No Californian should live in fear over their safety. In order to adequately protect Californians from domestic and sexual violence, the state should provide ongoing, sustained funding for prevention programs that can help stop the violence before it starts.

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key takeaway

California’s unemployment benefits fall short, leaving many struggling to make ends meet when they lose work. State policymakers can raise unemployment benefits, ensuring this crucial support system adequately sustains Californians during job loss.

Unemployment benefits provide a critical safety net for many workers who lose their jobs, helping them to support their families while they seek to reenter the workforce. However, state unemployment benefits have not been raised in two decades and currently don’t provide enough money for Californians – particularly those with low incomes – to cover the cost of living. This points to the urgent need for California to increase state unemployment benefits so that workers can make ends meet when they lose work.

California’s unemployment benefits only replace up to half of a worker’s lost earnings. But many workers struggle to pay for food and rent even while working full-time. Covering the costs of living on half of their earnings is impossible. For the majority of California renters with low incomes who spend at least half of their income on rent, their entire unemployment benefit would go to rent if they don’t have other income sources. Or it might not even cover the full cost of rent, leaving them in debt, at risk of eviction, and with nothing left over to pay for other basic needs. For example, a worker who loses a full-time minimum wage job (at $16.90-per-hour in Los Angeles County) receives just $1,465 in monthly unemployment benefits, which falls $69 short of covering rent for a studio in Los Angeles.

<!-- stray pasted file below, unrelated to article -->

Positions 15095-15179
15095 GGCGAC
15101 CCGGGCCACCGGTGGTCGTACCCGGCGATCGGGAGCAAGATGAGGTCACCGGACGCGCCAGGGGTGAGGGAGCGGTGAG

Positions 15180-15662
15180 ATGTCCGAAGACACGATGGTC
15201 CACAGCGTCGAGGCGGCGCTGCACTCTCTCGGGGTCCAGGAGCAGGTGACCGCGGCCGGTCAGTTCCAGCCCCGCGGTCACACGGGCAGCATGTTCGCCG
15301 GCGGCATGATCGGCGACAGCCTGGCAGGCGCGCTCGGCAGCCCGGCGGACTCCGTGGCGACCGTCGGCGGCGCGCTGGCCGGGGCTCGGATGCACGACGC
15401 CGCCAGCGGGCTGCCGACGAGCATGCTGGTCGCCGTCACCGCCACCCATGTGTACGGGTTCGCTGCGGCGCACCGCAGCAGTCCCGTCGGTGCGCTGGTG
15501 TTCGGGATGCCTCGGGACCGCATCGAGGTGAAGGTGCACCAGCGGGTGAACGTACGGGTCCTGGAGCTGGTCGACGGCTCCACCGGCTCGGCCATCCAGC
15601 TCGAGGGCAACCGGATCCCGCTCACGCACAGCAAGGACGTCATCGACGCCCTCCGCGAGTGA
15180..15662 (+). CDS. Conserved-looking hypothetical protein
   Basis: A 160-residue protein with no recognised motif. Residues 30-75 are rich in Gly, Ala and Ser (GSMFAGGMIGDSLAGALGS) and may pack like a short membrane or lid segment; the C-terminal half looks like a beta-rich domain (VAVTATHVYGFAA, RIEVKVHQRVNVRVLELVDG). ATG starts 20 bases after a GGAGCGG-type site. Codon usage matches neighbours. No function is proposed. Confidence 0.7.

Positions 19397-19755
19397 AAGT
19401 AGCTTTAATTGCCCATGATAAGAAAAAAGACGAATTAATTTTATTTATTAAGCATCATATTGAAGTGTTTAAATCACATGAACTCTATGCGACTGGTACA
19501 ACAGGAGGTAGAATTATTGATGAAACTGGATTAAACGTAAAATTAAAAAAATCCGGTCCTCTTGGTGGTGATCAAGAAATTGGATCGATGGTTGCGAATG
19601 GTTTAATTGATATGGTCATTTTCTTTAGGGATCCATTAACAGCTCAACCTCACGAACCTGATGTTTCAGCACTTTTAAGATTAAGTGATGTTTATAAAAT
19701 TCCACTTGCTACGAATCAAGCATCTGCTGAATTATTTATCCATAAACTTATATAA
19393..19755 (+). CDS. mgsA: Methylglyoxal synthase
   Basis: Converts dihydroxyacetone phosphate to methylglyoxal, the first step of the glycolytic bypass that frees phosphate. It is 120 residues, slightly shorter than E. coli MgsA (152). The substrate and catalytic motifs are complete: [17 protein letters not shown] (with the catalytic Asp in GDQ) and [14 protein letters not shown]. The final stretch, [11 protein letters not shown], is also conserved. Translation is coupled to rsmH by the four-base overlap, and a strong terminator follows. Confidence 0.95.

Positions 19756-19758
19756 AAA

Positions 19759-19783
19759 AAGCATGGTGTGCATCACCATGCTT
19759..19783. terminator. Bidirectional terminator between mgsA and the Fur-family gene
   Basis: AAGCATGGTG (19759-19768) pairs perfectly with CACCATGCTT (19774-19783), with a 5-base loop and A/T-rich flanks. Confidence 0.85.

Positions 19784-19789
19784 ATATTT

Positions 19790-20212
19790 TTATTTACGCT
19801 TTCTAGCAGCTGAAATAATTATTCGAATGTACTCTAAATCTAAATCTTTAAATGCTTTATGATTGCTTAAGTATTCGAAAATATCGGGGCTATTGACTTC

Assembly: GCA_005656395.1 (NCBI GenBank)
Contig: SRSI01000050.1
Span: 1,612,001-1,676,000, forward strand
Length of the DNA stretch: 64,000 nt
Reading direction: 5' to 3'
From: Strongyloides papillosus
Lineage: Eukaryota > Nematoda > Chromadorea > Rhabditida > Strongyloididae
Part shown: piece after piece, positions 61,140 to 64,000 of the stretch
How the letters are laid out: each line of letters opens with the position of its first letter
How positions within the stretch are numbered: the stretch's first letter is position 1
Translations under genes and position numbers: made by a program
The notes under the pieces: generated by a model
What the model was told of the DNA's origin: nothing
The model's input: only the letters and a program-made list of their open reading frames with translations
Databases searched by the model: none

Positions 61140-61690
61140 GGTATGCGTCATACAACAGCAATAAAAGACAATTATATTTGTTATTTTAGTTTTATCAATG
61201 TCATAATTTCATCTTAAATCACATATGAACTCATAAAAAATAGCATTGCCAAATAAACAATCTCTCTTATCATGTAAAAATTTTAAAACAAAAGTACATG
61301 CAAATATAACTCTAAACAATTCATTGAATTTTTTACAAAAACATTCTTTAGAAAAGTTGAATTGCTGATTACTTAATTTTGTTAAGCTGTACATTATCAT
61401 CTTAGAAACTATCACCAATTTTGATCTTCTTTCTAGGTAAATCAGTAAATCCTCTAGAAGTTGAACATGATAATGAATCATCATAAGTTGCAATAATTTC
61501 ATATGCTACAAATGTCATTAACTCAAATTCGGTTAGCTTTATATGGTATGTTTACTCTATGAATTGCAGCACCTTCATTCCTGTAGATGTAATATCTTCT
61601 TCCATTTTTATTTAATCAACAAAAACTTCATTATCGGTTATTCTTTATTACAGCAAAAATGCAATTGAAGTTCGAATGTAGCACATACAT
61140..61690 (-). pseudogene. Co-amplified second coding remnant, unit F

Workers of color, including American Indian, Black, Latinx, and Pacific Islander Californians – and particularly women – are especially at risk of being unable to support their families while out of work because many have been segregated into low-paying jobs where unemployment benefits are too low to cover basic living costs. Insufficient benefits pose a particularly significant threat to the economic security of Black Californians, who consistently face twice the unemployment rate of white workers due to hiring discrimination and other barriers to work created through centuries of structural racism.

Losing a job would be less devastating if Californians could count on getting unemployment benefits that allow them to cover the costs of rent, food, and other basic needs while they search for work. State lawmakers should increase state unemployment benefits, especially for low-paid workers, and make sure that businesses uphold their responsibility to adequately fund this critical safety net for their workforce.